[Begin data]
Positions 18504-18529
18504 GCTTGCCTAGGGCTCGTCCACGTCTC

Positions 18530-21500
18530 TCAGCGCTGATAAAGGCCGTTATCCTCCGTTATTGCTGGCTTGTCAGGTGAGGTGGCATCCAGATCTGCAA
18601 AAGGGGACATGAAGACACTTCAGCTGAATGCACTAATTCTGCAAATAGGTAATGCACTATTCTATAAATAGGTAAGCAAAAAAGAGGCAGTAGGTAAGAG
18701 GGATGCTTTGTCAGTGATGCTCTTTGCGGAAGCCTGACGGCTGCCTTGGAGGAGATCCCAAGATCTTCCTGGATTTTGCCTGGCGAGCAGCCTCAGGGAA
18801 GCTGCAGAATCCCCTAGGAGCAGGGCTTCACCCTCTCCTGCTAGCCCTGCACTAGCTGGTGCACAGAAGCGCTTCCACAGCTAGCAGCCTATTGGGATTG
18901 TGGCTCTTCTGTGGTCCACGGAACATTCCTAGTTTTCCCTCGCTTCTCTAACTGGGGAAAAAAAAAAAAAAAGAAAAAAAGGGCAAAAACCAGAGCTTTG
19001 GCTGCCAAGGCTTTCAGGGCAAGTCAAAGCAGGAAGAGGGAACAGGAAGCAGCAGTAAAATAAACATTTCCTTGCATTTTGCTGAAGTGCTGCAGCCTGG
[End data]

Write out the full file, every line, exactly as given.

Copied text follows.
Positions 18504-18529
18504 GCTTGCCTAGGGCTCGTCCACGTCTC

Positions 18530-21500
18530 TCAGCGCTGATAAAGGCCGTTATCCTCCGTTATTGCTGGCTTGTCAGGTGAGGTGGCATCCAGATCTGCAA
18601 AAGGGGACATGAAGACACTTCAGCTGAATGCACTAATTCTGCAAATAGGTAATGCACTATTCTATAAATAGGTAAGCAAAAAAGAGGCAGTAGGTAAGAG
18701 GGATGCTTTGTCAGTGATGCTCTTTGCGGAAGCCTGACGGCTGCCTTGGAGGAGATCCCAAGATCTTCCTGGATTTTGCCTGGCGAGCAGCCTCAGGGAA
18801 GCTGCAGAATCCCCTAGGAGCAGGGCTTCACCCTCTCCTGCTAGCCCTGCACTAGCTGGTGCACAGAAGCGCTTCCACAGCTAGCAGCCTATTGGGATTG
18901 TGGCTCTTCTGTGGTCCACGGAACATTCCTAGTTTTCCCTCGCTTCTCTAACTGGGGAAAAAAAAAAAAAAAGAAAAAAAGGGCAAAAACCAGAGCTTTG
19001 GCTGCCAAGGCTTTCAGGGCAAGTCAAAGCAGGAAGAGGGAACAGGAAGCAGCAGTAAAATAAACATTTCCTTGCATTTTGCTGAAGTGCTGCAGCCTGG